Patterns determined by automobiles
Both rural and urban areas have suffered from the automobile excesses of the past decades. But their woes are different.
The central urban areas have tended to lose density as more and more of the space once occupied by people is turned over to automobiles. Rather than develop transportation alternatives that are more space-conserving, the central jurisdictions have widened streets and subsidized construction and operation of off-street parking to compete with low density suburbs. Even when the central cities don’t offer the parking as a governmental enterprise, they usually require developers to incorporate large amounts of parking in their structures. The result is the same.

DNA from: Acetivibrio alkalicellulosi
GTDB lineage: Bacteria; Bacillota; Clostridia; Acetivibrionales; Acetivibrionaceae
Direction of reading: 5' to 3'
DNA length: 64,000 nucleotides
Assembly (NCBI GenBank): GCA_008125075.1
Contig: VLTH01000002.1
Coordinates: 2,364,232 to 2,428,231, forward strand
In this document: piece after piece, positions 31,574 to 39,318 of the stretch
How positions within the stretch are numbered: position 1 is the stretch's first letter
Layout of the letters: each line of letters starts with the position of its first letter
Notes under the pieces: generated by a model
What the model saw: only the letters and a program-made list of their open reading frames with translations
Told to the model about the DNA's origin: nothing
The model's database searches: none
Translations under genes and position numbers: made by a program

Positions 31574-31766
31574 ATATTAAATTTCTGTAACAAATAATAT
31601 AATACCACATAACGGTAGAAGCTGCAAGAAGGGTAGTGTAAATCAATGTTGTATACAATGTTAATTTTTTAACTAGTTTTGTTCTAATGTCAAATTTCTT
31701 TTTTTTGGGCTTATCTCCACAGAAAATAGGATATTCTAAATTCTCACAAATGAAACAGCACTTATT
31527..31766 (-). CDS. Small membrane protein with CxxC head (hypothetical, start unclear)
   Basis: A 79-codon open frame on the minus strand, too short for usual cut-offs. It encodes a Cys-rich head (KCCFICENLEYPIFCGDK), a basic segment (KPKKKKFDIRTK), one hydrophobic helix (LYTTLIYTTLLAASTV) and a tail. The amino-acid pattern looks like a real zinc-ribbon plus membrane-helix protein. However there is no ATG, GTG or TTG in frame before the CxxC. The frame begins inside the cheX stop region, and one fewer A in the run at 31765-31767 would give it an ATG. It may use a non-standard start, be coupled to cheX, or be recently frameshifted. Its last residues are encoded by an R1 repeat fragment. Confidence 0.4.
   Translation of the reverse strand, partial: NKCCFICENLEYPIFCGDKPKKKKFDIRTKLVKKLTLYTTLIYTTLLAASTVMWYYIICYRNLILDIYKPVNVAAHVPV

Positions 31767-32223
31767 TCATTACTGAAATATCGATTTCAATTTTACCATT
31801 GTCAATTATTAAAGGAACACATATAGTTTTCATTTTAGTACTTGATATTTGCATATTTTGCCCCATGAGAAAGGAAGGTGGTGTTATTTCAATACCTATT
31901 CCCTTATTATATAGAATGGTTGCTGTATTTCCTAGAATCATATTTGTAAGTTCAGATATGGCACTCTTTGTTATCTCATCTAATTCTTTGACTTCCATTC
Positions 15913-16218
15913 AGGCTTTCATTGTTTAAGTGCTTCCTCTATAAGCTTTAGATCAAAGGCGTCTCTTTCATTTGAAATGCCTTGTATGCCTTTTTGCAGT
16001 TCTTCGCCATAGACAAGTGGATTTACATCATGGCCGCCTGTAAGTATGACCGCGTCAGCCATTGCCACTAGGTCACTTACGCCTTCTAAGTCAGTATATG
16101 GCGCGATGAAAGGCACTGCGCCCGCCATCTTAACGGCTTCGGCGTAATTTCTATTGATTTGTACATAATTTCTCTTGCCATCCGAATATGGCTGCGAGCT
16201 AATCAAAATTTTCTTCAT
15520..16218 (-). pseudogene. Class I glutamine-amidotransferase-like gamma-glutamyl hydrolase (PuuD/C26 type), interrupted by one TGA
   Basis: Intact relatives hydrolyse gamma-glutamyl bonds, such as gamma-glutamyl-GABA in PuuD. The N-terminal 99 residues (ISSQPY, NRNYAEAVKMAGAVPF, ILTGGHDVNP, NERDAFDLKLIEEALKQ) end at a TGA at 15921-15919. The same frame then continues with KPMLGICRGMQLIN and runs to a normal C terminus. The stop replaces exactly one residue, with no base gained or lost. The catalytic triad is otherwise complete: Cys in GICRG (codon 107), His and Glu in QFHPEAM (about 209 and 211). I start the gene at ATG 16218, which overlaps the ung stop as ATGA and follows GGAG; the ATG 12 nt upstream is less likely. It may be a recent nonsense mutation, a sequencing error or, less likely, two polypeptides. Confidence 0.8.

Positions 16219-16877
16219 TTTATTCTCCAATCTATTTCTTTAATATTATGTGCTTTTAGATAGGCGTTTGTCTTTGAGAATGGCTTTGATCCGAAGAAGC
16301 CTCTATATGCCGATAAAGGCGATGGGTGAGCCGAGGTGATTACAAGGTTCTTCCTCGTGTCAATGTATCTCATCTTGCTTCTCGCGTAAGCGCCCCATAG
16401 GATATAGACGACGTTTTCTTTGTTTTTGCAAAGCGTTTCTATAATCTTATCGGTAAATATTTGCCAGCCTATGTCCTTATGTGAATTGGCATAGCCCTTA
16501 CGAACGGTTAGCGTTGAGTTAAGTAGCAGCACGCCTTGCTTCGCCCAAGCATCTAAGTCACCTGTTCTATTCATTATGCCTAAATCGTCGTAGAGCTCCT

Rural areas that could be used for agriculture, plant and animal habitat, recreational open space or forest are gobbled up by wasteful low density development. Extensive road networks are required for sprawl residents and local government has the burden of maintaining them.
How transportation uses land
Although streets and roads are usually viewed as transportation, they can also be classified as land use, along with other transportation facilities such as parking and fueling facilities, transit stations and operating facilities.
Aside from land allocated to other collective needs – provision of water, waste facilities, power generation and distribution, resource extraction, etc., most of the remaining land is reserved for what might be called the “end uses”, i.e., the buildings and outdoor spaces in which we reside, work, produce, trade and recreate, and reserve for nature itself. In urban areas at least, land is used in relatively equal parts for transportation and for all other activities.
Some parking is part of the street right-of-way. But much of it is built into other land uses, as a requirement imposed by government on owners and developers. It has become the largest single subsidy of automobile use, yet is seldom recognized as a subsidy.